Expert: ASEAN will keep neutral position

Source:Global Times Published: 2015-10-19 0:18:01

Editor's Note:

The South China Sea issue was discussed at the sixth Xiangshan Forum in Beijing, a dialogue platform on international security and defense issues. Given the divergent views held by some ASEAN members on the territorial disputes in the region, how can China and ASEAN work together to reach a peaceful solution? Global Times reporter Yu Jincui invited three participants at the forum to share their views. 

Liu Lin, deputy director, Center for Maritime Security Studies, Academy of Military Science, China

It's hard to say whether ASEAN has become more integrated or still holds divergences over the South China Sea issue.

Some claimants such as Vietnam and the Philippines hope ASEAN could speak on their behalf, but other ASEAN nations have their own considerations and they don't want the China-ASEAN relationship to be tainted by the South China Sea issue. The importance of one to the other is obvious, and the South China Sea issue is not a core problem for bilateral ties between China and ASEAN. So far, ASEAN has stuck to its neutral position and I don't think it will move away from it. 

China insists on solving the South China Sea territorial disputes through bilateral negotiations.

At the same time, we are willing to work with ASEAN to address their concerns. We have taken ASEAN's concerns and its role into consideration, and ASEAN has responded positively to this. Any interference from external powers will only complicate the issue.

Ooi Kee Beng, deputy director, Institute of Southeast Asian Studies, Singapore

ASEAN is made of states with clear boundaries. If you look at the whole of ASEAN, the only place where the boundary is not clear is the South China Sea.

ASEAN as a single player doesn't exist; it's always a collective voice. ASEAN is that kind of creature. You cannot have eight members saying one thing and two others saying no.

China wants to deal with the South China Sea issue on a bilateral level. Because, as some Chinese experts have emphasized, it's a sovereignty issue and you don't want to bring in a third person, for a third people will make both sides unhappy. That's the logic.

China is now a big power, why should it ask a third person to decide its own issue? Hopefully, other dimensions have become more important such as trade and people-to-people communications, perhaps in the end those clear boundaries don't matter that much.  

Asia is witnessing the re-rise of China, as in history China has always been a powerful country. It's difficult to handle someone who is much stronger than you, so a lot depends on how China sees itself. A Western view is that China will rise, expand and absorb everything, but I don't think that's how the Chinese think.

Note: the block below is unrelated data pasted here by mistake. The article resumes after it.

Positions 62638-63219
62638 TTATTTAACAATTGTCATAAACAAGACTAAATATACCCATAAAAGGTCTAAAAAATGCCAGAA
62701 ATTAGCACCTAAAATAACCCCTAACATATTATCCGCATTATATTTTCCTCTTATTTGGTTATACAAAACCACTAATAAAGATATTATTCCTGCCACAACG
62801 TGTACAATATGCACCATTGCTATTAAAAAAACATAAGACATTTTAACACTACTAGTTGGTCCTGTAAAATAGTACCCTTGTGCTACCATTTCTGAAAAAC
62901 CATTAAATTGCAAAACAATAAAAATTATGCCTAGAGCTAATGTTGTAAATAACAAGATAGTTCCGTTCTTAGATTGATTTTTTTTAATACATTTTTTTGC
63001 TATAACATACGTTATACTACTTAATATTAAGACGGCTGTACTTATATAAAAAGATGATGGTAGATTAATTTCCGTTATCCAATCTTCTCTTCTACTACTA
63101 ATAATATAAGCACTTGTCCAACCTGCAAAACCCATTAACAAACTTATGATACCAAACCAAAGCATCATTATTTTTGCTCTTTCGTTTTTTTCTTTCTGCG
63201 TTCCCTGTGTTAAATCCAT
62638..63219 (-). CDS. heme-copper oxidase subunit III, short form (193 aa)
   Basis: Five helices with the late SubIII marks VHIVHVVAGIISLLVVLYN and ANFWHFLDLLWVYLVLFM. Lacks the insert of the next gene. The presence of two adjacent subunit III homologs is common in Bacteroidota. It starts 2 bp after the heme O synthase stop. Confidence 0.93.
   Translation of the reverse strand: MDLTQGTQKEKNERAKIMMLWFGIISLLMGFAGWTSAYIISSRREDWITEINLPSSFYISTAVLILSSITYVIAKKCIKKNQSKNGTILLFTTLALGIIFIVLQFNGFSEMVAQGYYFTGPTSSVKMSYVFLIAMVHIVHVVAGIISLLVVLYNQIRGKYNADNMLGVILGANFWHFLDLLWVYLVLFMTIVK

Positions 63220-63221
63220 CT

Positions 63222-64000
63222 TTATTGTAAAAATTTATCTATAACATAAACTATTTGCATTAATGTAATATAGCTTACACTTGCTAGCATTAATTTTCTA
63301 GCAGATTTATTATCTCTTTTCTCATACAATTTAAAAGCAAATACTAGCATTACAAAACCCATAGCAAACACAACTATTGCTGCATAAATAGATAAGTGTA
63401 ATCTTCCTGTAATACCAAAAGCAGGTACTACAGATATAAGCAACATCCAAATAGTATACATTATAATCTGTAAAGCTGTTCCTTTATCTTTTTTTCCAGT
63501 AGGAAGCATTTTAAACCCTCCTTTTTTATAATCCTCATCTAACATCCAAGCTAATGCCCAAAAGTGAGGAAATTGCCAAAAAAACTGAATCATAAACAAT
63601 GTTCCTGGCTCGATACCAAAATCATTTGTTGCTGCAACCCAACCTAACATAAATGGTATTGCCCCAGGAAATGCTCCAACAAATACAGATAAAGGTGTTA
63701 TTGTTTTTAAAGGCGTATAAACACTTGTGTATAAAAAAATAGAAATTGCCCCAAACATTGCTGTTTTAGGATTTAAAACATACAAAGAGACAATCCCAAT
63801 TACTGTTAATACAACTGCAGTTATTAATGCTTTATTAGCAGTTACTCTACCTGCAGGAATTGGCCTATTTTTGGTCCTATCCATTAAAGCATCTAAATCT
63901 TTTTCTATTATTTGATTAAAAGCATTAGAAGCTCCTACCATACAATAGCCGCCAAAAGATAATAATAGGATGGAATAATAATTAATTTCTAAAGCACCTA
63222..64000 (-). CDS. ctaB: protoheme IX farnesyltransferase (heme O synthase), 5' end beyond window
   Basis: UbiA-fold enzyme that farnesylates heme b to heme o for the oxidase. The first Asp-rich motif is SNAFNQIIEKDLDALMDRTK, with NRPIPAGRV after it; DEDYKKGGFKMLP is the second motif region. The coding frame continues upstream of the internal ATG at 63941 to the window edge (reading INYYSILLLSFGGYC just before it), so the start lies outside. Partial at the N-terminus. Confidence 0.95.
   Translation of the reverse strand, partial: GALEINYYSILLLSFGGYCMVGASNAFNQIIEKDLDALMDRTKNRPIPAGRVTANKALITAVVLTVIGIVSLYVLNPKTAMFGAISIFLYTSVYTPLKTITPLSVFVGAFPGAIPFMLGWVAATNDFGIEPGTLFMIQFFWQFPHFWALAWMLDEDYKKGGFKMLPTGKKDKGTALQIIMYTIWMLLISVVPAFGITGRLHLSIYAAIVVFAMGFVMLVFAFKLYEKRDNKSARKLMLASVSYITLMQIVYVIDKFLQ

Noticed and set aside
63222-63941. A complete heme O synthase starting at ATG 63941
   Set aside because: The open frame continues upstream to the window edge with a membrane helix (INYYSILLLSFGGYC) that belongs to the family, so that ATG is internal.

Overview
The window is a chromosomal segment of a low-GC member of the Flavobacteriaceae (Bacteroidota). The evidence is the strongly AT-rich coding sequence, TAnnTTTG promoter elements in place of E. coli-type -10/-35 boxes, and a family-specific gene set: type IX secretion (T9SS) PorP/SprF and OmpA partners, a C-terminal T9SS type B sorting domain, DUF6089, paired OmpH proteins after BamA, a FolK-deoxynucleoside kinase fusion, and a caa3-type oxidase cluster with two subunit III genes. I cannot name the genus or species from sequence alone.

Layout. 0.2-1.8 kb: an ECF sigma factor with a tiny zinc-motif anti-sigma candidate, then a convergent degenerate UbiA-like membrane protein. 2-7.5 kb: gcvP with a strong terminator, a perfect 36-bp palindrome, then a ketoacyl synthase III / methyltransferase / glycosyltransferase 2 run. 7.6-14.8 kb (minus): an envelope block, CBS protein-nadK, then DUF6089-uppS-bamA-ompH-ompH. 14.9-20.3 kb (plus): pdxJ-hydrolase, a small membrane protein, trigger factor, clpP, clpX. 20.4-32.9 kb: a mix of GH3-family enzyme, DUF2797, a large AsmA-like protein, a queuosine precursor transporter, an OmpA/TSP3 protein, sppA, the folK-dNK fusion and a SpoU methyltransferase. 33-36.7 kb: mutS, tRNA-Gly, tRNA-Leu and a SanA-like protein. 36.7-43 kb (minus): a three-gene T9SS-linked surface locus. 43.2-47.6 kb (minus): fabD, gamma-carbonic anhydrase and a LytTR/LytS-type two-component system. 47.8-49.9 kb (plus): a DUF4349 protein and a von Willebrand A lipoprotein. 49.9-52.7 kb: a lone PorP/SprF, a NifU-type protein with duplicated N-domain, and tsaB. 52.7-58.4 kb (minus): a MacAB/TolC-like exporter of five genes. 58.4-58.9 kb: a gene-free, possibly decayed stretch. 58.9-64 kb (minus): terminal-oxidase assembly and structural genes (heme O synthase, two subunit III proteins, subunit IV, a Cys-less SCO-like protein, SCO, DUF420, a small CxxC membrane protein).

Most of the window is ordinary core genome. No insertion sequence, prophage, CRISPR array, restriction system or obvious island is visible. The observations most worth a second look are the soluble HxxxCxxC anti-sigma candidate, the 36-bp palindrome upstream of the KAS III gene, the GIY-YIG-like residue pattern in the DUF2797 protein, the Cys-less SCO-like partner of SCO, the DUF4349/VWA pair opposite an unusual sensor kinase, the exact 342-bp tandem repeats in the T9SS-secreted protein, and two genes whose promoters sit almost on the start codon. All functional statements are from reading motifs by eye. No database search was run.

Because China has been so successful in the last 20 years, we forget how quickly that happened. The Deng Xiaoping model is to build up China using international trade as the logic for how China's institutions will change and adapt to the modern world. China has worked in this way so far, and will continue doing that. China's transformation from the old system is still going on.

Rastam Mohd Isa, chairman and chief executive, Institute of Strategic and International Studies, Malaysia

If you look at the South China Sea, there are different components of this issue, such as territorial disputes, maritime security, safety of navigation, freedom of using the sea lanes and so on. In November 2002, China and ASEAN members agreed on the Declaration on the Conduct of Parties in the South China Sea with the aim to maintain peace and stability in the region, which says China and ASEAN should work toward a Code of Conduct (COC). Now ASEAN is carrying forward this issue.

There are different proposed approaches for territorial disputes, but some mechanism has to be founded. ASEAN should continue to engage with China to promote the COC, which I think is important not only for China and ASEAN members, but for all countries concerned. If you have a proper COC, then you have proper regulated behavior in the South China Sea on the part of everyone concerned.

Whether China is "aggressive" or "assertive" is a subject of interpretation. What I think is important is to ensure that the areas remain peaceful and that efforts are continued to find a peaceful solution of the problem. It may take time.

It is also important that countries that are not directly involved in the issue don't make too much noise. Given the vision of initiatives China is making now and the prospect of the further development of the Chinese economy, China's rise can benefit lots of countries, not only ASEAN nations but other countries as well.

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